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Policy Analysis

Federal Rulemaking: The Challenges of Gainful Employment

The newly released Gainful Employment regulations affect both public and private colleges and universities, in addition to for-profit vocational training institutions. It's estimated that implementation will cost institutions an average of $51.55 per student per year and will place a substantial burden on campus IT departments.

As the United States Department of Education's Gainful Employment Negotiated Rulemaking Committee K-Street Meeting drew to a close on Friday, December 13, 2013, committee members picked up their luggage and departed for the airport. Some 20 Department staff and 30 press representatives and association observers were leaving as well. There were looks of weariness and disappointment of the 28 negotiators and alternates.

No consensus was reached on any of the issues they were discussing. Without consensus of the committee the U.S. Department of Education is authorized to dictate the forthcoming rule rather than implement consensus-based rules.

But there was common agreement on one issue not on the agenda: The cost of administering the regulations would be expensive for colleges and universities.

The rules were published in the Federal Register Friday, Oct. 31, 2014 with 215 pages of discussion of the comments that had been received, thoughtful explanations of the department's choices and estimates of the costs colleges and universities should expect for reporting.

Gainful Employment, as defined by previous legislation, refers to postsecondary education programs that "prepare students for gainful employment in a recognized occupation." The Department commented Gainful Employment "is a job that pays enough to cover one's major expenses, including student loans" (page 64894).

Barmack Nassirian, American Association of State Universities and Colleges, from his experience at the AACRAO (American Association of Colleges Collegiate Registrars and Admissions Officers) knew the magnitude of the tasks to implement the GE rules. Detailed data from the Federal Register confirmed his fears. Though no totals were published, the individual cost components were included in the text. Aggregated, the department's cost estimate was $205 million per year; $51.55 per student (computed from data on pages 64993-65005).

Nassirian also expressed the fears of many of the negotiators: With minor changes the rules could be applied to all sectors and all programs. The department was clear its goal was to reduce the government's investment in student loans. Students receiving federal financial aid should only be in programs that provide sufficient income in their early work years to meet all federal student loan debt payments without default. Although most current GE programs are defined for a specific occupation (as identified by the Bureau of Labor Statistics), this is not true more broadly. Baccalaureate and graduate degree programs of for-profit schools — University of Phoenix and DeVry are examples — must meet the requirements of current GE rules.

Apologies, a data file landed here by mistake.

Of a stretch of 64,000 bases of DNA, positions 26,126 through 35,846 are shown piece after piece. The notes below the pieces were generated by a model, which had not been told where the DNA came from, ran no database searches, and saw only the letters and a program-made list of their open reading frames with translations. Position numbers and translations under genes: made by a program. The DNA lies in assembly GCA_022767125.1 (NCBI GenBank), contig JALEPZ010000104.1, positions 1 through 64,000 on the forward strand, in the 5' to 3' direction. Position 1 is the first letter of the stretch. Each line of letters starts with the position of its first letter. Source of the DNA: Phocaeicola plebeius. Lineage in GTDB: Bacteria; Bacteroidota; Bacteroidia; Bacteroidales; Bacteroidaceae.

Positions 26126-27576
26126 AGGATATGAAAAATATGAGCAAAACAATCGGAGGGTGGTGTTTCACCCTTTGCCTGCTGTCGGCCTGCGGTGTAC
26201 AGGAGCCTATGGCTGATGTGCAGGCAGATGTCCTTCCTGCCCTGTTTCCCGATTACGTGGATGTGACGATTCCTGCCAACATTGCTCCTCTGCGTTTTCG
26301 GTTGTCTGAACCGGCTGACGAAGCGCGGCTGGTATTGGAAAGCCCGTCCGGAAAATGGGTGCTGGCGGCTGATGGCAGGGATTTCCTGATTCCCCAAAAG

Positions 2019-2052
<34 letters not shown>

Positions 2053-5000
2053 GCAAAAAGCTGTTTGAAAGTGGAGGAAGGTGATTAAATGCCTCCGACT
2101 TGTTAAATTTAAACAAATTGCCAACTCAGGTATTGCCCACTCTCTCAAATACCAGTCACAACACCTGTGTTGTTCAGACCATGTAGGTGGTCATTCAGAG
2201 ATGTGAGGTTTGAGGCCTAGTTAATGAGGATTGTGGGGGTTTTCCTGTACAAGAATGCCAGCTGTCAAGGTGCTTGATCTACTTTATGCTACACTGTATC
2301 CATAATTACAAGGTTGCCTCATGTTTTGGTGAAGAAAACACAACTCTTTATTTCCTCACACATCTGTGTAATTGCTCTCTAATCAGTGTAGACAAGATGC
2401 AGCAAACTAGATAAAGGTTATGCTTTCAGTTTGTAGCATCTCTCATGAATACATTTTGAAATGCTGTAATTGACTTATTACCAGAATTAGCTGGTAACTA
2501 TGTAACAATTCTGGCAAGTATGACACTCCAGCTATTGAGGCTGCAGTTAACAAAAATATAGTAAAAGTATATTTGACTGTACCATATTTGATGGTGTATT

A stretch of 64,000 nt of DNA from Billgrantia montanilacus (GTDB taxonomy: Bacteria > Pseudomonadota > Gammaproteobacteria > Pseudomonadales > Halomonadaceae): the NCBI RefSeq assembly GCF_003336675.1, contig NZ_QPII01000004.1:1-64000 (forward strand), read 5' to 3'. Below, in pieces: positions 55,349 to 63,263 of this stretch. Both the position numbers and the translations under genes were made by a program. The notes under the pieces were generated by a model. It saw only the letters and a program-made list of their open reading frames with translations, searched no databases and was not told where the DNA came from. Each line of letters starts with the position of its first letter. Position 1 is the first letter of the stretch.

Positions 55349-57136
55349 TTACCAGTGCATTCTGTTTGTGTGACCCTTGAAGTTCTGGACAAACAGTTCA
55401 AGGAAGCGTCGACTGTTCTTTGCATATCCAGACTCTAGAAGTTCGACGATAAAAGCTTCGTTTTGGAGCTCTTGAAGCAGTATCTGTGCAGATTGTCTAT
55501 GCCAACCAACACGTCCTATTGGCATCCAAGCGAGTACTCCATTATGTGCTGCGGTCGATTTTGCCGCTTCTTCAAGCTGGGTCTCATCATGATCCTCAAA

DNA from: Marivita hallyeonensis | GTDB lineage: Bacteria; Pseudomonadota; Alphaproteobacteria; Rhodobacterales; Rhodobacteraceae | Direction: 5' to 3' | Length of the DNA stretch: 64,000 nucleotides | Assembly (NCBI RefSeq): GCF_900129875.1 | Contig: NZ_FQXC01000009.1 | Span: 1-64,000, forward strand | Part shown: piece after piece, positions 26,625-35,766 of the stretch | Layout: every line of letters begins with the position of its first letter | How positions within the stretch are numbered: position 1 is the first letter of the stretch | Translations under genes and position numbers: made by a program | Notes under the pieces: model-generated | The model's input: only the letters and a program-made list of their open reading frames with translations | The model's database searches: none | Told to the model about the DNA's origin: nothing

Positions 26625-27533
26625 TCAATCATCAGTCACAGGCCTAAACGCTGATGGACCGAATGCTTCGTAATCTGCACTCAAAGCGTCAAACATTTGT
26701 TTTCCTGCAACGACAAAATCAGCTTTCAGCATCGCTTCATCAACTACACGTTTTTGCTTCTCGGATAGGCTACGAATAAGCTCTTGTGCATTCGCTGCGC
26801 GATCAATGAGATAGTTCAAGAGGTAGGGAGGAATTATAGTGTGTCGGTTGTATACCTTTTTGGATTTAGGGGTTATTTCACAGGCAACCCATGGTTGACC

For for-profit institutions Gainful Employment includes all education programs except for those leading to a bachelor's degree in liberal arts offered since 2009 and accredited since 2007. For public and non-profit institutions GE includes only non-degree programs for which an institution awards a certificate or diploma (GE Operations Manual, page 5). The justification for this division is based on the higher student loan default rates of the for-profit programs.

The definition of gainful employment is based on the idea that "gainful employment in a recognized occupation" is not just any job that pays a nominal amount "but a job that pays enough to cover one's major expenses, including student loans" (64895). The department's rules established (1) an accountability framework that defines what it means to prepare students for gainful employment in a recognized occupation and (2) a transparency framework that would increase information made available to prospective students. Or, more simply, from the department's perspective the quality of a GE program can be measured by a completer's ability to pay debts.

For context, the enrollments, institutions and number of GE programs and program enrollments are shown in Table 1. More than 85 percent of GE program enrollments are in the private for-profit sector.